Consumer Law Blog
Will your PPI payout be taxed?by Claims Financial 12 December 2011
You may have heard recently that those reclaiming Payment Protection Insurance from their bank or lender could face a tax on their compensation. While this is largely true, it doesn't tell the whole story. The reality is that compensation payments themselves are not affected - tax is charged on the 8% in lost interest that is paid on top of PPI payments.
This may sound harsh, but it is to be expected. If the money had simply been left in the bank rather than being spent on PPI, the notional interest accrued would be taxable.
If you take a look at the PPI reclaiming figures, they remain very positive for the consumer. The 8% interest being paid on top of compensation is already considerably higher than the rate of interests that have been available from high street banks. If you are a basic rate tax payer then you will pay 20% in tax out of the 8% you receive in interest.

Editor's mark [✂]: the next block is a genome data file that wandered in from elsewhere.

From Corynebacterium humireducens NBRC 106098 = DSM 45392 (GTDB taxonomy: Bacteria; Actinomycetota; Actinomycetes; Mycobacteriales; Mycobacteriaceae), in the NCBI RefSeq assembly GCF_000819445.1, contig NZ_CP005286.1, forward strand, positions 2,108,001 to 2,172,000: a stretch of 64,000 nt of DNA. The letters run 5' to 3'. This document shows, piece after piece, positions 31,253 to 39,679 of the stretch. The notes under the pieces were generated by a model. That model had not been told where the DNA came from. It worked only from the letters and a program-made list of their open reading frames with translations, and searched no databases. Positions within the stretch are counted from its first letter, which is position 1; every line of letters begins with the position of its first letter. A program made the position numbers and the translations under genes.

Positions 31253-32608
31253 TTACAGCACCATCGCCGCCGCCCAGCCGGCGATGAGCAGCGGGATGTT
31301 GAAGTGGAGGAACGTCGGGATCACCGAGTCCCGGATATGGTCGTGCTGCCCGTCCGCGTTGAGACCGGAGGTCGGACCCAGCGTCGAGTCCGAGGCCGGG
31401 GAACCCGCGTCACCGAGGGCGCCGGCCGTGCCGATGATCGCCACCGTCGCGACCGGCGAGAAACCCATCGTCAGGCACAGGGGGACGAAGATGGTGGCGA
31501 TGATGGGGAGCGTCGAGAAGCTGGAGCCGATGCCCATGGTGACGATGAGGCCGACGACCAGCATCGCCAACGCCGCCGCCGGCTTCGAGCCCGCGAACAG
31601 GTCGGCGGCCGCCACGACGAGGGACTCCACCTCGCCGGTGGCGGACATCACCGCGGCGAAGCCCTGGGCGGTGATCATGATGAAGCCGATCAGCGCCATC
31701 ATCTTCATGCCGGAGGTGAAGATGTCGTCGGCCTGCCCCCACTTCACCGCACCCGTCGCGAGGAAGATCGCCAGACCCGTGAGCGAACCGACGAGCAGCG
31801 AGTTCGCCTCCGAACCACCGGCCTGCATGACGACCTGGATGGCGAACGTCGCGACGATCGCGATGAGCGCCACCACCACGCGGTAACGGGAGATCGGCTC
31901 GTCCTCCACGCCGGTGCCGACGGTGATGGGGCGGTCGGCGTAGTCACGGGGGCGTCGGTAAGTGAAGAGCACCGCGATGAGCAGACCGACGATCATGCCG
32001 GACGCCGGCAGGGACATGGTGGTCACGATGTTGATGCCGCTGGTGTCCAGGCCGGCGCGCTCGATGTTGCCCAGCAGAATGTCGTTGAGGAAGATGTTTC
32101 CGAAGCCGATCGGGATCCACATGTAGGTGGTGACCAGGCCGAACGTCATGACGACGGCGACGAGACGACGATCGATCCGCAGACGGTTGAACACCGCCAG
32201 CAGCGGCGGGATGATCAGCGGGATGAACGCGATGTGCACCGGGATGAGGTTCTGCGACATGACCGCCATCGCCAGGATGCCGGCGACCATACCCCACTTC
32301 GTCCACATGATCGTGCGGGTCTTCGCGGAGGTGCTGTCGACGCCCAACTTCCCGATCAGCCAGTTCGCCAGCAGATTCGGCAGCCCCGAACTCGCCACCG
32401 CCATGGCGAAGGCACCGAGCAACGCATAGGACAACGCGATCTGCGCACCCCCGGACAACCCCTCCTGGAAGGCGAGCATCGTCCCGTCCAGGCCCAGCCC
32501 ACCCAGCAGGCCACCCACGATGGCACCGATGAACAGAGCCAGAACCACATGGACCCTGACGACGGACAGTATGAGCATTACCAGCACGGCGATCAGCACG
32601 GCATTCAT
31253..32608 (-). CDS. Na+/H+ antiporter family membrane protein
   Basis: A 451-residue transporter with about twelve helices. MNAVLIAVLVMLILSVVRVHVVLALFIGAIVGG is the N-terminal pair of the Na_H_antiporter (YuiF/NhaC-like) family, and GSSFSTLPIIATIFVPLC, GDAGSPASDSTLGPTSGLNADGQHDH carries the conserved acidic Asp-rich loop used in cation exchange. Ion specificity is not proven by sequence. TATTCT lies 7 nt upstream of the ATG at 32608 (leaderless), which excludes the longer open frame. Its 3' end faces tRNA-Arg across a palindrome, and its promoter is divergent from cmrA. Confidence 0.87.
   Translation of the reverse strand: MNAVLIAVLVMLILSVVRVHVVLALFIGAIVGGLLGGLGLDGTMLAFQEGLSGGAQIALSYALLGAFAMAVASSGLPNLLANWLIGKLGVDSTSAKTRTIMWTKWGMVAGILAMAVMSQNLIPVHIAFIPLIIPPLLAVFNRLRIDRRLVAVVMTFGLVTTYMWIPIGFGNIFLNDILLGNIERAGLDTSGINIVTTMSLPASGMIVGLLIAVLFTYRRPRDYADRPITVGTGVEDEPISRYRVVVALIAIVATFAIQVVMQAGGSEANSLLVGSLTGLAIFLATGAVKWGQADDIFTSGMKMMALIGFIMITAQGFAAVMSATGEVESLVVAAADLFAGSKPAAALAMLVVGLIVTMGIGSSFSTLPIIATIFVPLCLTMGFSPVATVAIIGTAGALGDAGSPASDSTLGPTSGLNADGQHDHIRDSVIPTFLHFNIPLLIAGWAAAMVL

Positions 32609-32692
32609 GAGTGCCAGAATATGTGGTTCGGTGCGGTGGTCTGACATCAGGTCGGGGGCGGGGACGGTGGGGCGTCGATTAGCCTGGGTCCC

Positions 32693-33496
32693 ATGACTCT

This means if you were due to receive £5000 in compensation, you would be paid an additional £400 in interest before tax. The tax would be £80 leaving you with £5320 to take home.
With this confirmed, there is still the interesting ethical question of whether it is right for tax to be paid on the interest. The assumption seems to be that tax should be paid because the money would have been earning money if it had been left in a bank. This seems to neglect the fact that the majority of people who paid PPI were taking loans which means they likely had no money in the bank.
Indeed, those people would have been expected to pay interest on those loans; so you perhaps could argue that it would only be fair for the banks to have to pay back the interest they would have charged debtors which would almost certainly have been considerably more than 8%. However, it seems like this is unlikely to happen.
If you think you have been mis-sold PPI, start your PPI claim with Claims Financial today. Our claims team will work hard to ensure that you are paid back every single penny you are owed.
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